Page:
Are Incentive-Based Programs Worth it?


Companies and organizations across America are constantly struggling with two major workplace challenges: attracting top talent, and then, retaining that talent. This is especially true as we go through the Great Resignation when 4.2 million Americans quit their jobs back in October. When an employee thinks about your benefits program, are they content, confused, disappointed, or simply unaware?

Regardless of industry or service, every HR department and Corporate Executive wants to keep their best current and future employees satisfied. In order to push employees to their fullest potentials, leaders in an organization should demonstrate they are making positive strides to better their employees’ lives, both inside and outside the workplace.

A strategy that has picked up in the last several years is developing incentive-based benefits programs. These are initiatives that, just as they sound, encourage or incentivize your employees to better understand and use your benefits offering. While not a great solution for every organization, these types of programs can deliver meaningful value to your employees.

Here are a few ideas to get started:

When starting or improving an incentive-based program, the first step is to identify your goal(s). What are you trying to achieve through the program? What is your motivating force? Does implementing a program align with your company’s mission? No matter what your driving force may be, you want the program to coincide with “who you are” as an organization, thereby aligning with your company’s culture and vision.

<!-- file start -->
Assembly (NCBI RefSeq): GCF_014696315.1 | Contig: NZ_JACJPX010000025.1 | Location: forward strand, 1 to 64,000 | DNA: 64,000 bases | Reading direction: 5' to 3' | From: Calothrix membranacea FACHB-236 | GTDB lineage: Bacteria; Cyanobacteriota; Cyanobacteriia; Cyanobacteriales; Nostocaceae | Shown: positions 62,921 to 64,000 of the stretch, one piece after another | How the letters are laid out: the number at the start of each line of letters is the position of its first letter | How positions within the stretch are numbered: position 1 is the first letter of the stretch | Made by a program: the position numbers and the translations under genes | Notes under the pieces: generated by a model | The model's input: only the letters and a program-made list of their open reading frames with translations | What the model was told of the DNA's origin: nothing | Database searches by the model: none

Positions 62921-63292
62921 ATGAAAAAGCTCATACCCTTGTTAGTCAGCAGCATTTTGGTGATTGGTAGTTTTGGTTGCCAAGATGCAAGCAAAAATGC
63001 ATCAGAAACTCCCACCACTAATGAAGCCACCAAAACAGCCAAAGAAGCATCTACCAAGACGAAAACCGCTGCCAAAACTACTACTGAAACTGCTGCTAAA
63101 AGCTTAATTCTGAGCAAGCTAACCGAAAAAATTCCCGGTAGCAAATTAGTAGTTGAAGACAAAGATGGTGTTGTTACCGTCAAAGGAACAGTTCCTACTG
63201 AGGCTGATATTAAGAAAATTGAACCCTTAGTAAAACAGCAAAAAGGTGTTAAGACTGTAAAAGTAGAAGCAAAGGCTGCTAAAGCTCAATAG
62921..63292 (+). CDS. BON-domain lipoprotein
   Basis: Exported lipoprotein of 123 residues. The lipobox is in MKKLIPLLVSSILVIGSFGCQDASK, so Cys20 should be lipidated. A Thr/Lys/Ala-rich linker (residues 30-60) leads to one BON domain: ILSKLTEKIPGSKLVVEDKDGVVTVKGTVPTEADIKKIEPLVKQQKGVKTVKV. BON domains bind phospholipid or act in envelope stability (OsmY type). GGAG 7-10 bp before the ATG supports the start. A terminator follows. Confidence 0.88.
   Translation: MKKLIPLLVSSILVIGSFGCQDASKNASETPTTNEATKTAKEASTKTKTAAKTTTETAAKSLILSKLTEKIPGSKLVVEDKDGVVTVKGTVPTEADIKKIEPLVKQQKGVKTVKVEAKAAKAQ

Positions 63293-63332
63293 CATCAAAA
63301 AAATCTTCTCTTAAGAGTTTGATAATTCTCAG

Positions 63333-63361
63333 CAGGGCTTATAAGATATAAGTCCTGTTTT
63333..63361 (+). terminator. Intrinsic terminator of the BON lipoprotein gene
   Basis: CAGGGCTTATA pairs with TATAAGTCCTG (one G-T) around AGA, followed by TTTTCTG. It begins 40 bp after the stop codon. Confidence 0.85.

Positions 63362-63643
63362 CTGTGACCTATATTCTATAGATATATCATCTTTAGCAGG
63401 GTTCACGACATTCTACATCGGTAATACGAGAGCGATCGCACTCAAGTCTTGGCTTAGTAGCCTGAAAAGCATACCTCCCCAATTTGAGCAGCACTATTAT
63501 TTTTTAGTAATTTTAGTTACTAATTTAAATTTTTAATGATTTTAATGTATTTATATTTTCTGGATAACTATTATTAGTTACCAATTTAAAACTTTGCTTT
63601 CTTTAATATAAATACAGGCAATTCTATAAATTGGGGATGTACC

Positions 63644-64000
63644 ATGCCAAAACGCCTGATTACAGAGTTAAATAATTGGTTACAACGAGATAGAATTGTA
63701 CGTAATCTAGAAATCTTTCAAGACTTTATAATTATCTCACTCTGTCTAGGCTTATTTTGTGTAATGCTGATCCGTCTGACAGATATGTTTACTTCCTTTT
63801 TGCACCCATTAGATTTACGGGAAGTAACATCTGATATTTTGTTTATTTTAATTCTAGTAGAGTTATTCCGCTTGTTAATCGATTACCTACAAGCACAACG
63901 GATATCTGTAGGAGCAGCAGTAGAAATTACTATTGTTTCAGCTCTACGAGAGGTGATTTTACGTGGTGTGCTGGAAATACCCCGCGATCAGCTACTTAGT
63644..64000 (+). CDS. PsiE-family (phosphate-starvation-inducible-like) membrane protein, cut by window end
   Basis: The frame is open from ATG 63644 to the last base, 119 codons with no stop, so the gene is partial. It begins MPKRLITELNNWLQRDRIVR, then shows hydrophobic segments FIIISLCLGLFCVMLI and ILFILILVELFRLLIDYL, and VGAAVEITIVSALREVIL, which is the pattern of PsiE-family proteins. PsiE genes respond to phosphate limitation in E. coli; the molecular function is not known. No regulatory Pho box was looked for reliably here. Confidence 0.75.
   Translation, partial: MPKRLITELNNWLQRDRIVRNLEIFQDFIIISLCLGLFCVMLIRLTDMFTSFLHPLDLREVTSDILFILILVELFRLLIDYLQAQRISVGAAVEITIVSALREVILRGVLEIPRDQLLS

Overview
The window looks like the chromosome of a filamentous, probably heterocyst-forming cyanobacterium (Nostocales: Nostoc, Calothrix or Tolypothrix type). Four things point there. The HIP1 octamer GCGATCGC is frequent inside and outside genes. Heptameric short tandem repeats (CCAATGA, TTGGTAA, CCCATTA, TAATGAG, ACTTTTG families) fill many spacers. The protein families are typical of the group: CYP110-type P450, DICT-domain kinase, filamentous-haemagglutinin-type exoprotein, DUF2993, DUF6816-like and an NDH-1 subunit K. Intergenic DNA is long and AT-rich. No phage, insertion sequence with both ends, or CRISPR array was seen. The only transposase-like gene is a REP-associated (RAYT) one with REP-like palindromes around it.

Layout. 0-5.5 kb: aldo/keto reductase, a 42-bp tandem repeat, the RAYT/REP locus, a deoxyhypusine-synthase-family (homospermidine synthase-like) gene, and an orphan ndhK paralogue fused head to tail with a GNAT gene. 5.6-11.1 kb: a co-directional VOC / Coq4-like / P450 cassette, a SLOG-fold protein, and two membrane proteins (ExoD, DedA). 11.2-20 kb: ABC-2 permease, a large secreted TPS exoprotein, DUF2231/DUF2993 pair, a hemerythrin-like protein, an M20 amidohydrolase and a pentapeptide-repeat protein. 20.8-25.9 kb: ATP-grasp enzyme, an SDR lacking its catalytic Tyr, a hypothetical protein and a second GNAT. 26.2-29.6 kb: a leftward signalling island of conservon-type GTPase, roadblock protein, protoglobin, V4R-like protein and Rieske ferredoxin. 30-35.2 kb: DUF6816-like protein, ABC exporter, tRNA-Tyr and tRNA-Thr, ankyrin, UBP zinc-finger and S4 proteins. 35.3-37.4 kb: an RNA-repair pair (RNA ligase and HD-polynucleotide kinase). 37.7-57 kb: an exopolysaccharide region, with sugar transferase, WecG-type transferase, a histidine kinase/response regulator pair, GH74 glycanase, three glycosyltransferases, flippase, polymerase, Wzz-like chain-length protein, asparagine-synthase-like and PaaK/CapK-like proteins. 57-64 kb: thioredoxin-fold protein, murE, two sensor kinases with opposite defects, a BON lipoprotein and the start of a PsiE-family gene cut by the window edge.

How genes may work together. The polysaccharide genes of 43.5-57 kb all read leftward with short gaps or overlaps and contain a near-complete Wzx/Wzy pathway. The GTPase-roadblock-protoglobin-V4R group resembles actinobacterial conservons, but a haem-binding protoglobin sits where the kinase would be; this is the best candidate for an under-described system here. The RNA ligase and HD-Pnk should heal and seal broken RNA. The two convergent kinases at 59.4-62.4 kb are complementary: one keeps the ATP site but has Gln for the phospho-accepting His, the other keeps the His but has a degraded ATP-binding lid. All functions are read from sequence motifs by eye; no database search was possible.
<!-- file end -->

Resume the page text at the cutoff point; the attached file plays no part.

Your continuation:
To achieve a valuable incentive program, start with answering the following four questions:

  1. Does the program match the spirit and culture of your organization?
  2. Is the program truly providing something employees need and want?
  3. Do you have a method for surveying the program and gaining employee feedback?
  4. Do the leaders believe in the program and will they champion it to all employees?

Your responses to these questions will help you get the ball rolling when it comes to starting or enhancing your program.

It is also important to determine how this program fits into your current benefits offering and what amount of budget your company is able to commit to the program. Many organizations struggle with determining or measuring the return on investment (ROI) of such programs – how do you put a measurable value on employee engagement, happiness, and loyalty?

Nonetheless, if this type of program fits into your corporate culture and can help highlight your strong benefits program, determining a reasonable budget and expectations is very important at the outset of this process. Also, keep in mind that as you roll out a new incentive program, you want to ensure you are monitoring the program’s success, as it may be prudent at times to make adjustments. This can be done by looking at the number or percentage of employees involved in the program and how many of these employees are achieving the goals and desired outcomes of the program.

Overall, incentive-based benefit programs need to be more than a simple “morale booster” that employees perceive as a company’s obligation. Your intentions for the program should be clearly communicated as a thoughtful and conscious endeavor and fully supported by the leaders of your organization to help employees understand and take full advantage of your benefits – while providing some additional “fun” and/or value to the employee population. An incentive-based program can have a dramatic impact on an employee’s financial life and you want your employees to know that is an important motivator for the program’s creation. In turn, powerful incentive programs drive employee productivity and corporate loyalty, making the successful execution of such programs incredibly valuable to all parties involved.